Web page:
The Best Tahini Substitute for Every Recipe

tahini

Last Updated - July 12, 2022

Halfway through making a batch of homemade hummus, you realize you're out of its star ingredient: tahini paste. Worry not! We've come to the rescue with six of the best tahini substitutes. Keep scrolling, and we'll teach you how to make your own!

But first, let's take a closer look at tahini itself.

What Is Tahini?

Tahini is a versatile smooth paste made from ground sesame seeds. It's made using two simple ingredients: sesame seeds and a neutral oil (such as sesame oil or canola oil). Many brands add a pinch of salt too.

While traditionally used in Middle Eastern and Mediterranean cuisine, tahini paste has become a modern staple in kitchens worldwide. Perhaps because it's packed with health benefits:

  • Healthy fat content
  • High in fiber and protein
  • Essential vitamins and minerals, including copper, selenium, phosphorus, and iron
  • Reduces inflammation and decreases blood pressure
  • Supports bones and immune health

Are Tahini Paste And Tahini Sauce The Same Thing?

The texture and flavor profile of tahini varies slightly from product to product. Those labeled as tahini paste are typically on the thicker side, and their thick, creamy texture makes it easier to spread a generous layer on a falafel sandwich, veggie wrap, or slice of toast. Jars and tins labeled as tahini sauce will have a bit more oil, giving them a thin, runny consistency that's perfect for stirring into desserts, sauces, and salad dressings. Either one will work just fine for making hummus.

What Is Tahini Used In?

Thanks to its versatile flavor profile and creamy consistency, tahini paste can be used in both sweet and savory dishes. Here are a few of the most popular ways to use tahini:

  • Hummus, baba ganoush, and other dips
  • Baked into loaves of bread, cakes, brownies, and other sweet treats
  • Salad dressings, sauces, and marinades
  • Stirred into curries, soups, and stews
  • Drizzled over Greek yogurt, Acai bowls, ice creams, and smoothies
  • Spread on toast
  • Drizzled over falafel sandwiches, shawarma bowls, and salads

Tahini is often used to enhance the flavor of other ingredients in the dish. Plus, it's nut-free, gluten-free, and completely vegan. Consider it the perfect addition to any dish.

What Does Tahini Taste Like?

Most tahini is made using toasting sesame seeds that deepen the flavor and add a slight nuttiness. While most nuts and seed butters tend to have a distinctive flavor, tahini is surprisingly neutral and versatile. Just one spoonful, and you'll be hooked!

The Best Tahini Substitutes

Now that you have a better understanding of tahini, let's look at a few of the best alternatives to use if you're out. Substitute the exact same amount as the recipe calls for.

Creamy Almond Butter

Creamy almond butter is one of the best tahini substitutes as it provides a similar nutty flavor and rich, creamy texture but lacks bitterness. And there's a good chance you've got a jar on hand! Stick with a smooth variety to keep the same creamy consistency, or use crunchy almond butter to add a little texture to cakes, brownies, and other baked goods.

Cashew Butter

Cashew butter is another great alternative to tahini as it provides a similar nutty flavor and rich, creamy texture but also lacks bitterness. It has a mild flavor and a subtle nuttiness that's quite similar to the real thing. Cashew butter's versatility makes it a good tahini replacement for homemade hummus.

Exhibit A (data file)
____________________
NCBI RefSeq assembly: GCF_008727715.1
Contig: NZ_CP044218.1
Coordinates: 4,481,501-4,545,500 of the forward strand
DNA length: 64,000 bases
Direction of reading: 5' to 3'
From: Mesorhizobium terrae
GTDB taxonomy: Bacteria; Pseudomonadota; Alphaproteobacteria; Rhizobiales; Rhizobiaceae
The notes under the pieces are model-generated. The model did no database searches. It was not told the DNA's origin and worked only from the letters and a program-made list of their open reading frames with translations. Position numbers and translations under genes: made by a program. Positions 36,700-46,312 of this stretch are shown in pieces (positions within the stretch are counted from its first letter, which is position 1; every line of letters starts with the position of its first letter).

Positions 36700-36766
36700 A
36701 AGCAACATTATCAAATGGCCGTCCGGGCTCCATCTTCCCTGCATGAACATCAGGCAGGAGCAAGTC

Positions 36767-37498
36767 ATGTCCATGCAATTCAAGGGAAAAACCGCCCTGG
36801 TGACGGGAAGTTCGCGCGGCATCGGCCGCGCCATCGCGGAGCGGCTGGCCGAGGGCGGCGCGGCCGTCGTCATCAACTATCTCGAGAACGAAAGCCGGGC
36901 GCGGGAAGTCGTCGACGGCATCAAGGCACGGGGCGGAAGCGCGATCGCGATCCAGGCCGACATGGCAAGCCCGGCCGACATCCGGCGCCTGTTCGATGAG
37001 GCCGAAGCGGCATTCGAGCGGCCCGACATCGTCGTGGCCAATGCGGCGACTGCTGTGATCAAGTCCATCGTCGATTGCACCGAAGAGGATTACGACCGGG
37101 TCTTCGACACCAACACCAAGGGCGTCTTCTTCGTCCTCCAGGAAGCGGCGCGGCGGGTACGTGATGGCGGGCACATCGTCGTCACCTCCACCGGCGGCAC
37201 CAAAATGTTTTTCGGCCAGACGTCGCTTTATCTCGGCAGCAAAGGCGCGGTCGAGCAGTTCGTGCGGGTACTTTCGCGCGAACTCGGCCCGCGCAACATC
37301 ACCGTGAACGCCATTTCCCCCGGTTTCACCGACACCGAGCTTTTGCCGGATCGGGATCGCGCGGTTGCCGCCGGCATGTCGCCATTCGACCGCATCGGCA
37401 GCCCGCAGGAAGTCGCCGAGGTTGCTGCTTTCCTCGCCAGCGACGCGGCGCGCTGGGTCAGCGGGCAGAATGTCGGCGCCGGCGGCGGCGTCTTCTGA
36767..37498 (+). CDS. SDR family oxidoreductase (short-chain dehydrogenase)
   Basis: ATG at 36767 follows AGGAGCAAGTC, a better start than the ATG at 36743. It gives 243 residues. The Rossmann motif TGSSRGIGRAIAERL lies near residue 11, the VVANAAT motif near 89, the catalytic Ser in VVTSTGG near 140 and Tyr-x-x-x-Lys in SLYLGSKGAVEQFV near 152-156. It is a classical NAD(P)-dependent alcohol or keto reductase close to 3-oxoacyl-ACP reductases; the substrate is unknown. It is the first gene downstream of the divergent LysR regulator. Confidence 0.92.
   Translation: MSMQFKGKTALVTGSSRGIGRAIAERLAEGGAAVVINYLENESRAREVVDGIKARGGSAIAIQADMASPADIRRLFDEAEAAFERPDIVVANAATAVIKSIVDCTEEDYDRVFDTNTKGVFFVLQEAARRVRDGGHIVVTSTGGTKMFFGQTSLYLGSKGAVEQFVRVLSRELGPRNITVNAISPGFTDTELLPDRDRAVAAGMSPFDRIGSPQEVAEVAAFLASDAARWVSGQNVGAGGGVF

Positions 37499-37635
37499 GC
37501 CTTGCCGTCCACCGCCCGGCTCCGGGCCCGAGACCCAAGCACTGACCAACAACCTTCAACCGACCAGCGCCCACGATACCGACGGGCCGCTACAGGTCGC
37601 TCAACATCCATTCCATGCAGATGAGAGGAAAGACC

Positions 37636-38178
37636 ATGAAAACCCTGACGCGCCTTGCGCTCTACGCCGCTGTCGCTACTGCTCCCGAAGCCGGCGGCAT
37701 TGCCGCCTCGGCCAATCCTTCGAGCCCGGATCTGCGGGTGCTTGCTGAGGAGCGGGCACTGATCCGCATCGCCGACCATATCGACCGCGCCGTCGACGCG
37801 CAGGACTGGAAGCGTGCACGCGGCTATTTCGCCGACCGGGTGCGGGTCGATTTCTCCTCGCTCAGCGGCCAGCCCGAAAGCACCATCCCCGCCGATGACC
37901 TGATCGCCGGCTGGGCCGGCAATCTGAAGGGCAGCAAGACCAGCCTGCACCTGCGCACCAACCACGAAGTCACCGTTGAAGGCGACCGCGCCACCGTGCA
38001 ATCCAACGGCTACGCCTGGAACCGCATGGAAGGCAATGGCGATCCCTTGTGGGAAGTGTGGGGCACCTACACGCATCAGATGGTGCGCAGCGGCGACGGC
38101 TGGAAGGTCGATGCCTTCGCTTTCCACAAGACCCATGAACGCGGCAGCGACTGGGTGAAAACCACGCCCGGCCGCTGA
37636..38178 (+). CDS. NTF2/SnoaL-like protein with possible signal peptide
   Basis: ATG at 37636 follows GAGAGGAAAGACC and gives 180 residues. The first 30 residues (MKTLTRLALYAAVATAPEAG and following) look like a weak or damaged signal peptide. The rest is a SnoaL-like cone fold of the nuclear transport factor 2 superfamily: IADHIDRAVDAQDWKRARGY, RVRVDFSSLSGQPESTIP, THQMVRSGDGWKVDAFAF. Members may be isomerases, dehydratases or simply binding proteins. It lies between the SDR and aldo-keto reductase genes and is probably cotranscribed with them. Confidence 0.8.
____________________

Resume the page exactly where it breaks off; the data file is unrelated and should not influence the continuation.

Sunflower Seed Butter

Sunflower seed butter is the best nut-free substitute for tahini without changing the flavor of the bread, cakes, and other delicious desserts. If sunflower seed butter is not available, you can blend some sunflower seeds to make homemade sunflower butter.

Other Nut Butters

Don't have cashew and almond butter on hand? No problem and any other nut butter in your fridge can work in a pinch. While peanut butter will add a unique flavor profile of its own to salad dressings and marinades, it may not be the best choice for making traditional hummus.

If you have nuts at home but don't have nut butter, you can make your own nut butter by blending the nuts at high speed in a blender.

Homemade Tahini

Don't be intimidated! Homemade tahini is surprisingly easy to make on your own, and all you need is a food processor and a handful of ingredients you may already have stashed in your pantry: sesame seeds, a neutral-flavored oil, and salt.

How To Make Your Own Tahini

  1. If your sesame seeds aren't already toasted, you may want to lightly toast them in a skillet with some olive oil or sesame oil on low heat for 3-5 minutes. Keep a close eye on them and frequently stir to prevent them from burning.
  2. Once your toasted sesame seeds have cooled, transfer them to a food processor blender and pulse until they're crumbly.
  3. Add a small amount of oil with the food processor running on low. Stop and scrape the sides every minute or so to ensure a consistent texture throughout.
  4. Once the mixture reaches your desired consistency, season with salt to taste.
  5. Store your homemade tahini in an air-tight glass jar in the fridge, and it'll stay fresh for weeks.

Black Sesame Paste

Black sesame paste is a Japanese condiment you can find at most Asian grocery stores. While traditional tahini is made using white sesame seeds, it's made using black sesame seeds that bring a rich flavor and unexpected color. Try adding it to chocolate brownies and dark-colored sauces.

Greek Yogurt

While Greek yogurt won't work as a tahini substitute in most recipes, it can be a great tahini alternative as a last-minute swap in certain dips, dressings, and sauces. Stick with cold recipes, as yogurt tends to curdle in hot dishes. It won't bring the same flavor as tahini, so you'll probably want to add a few extra seasonings and spices to bring out the flavors of your dish.

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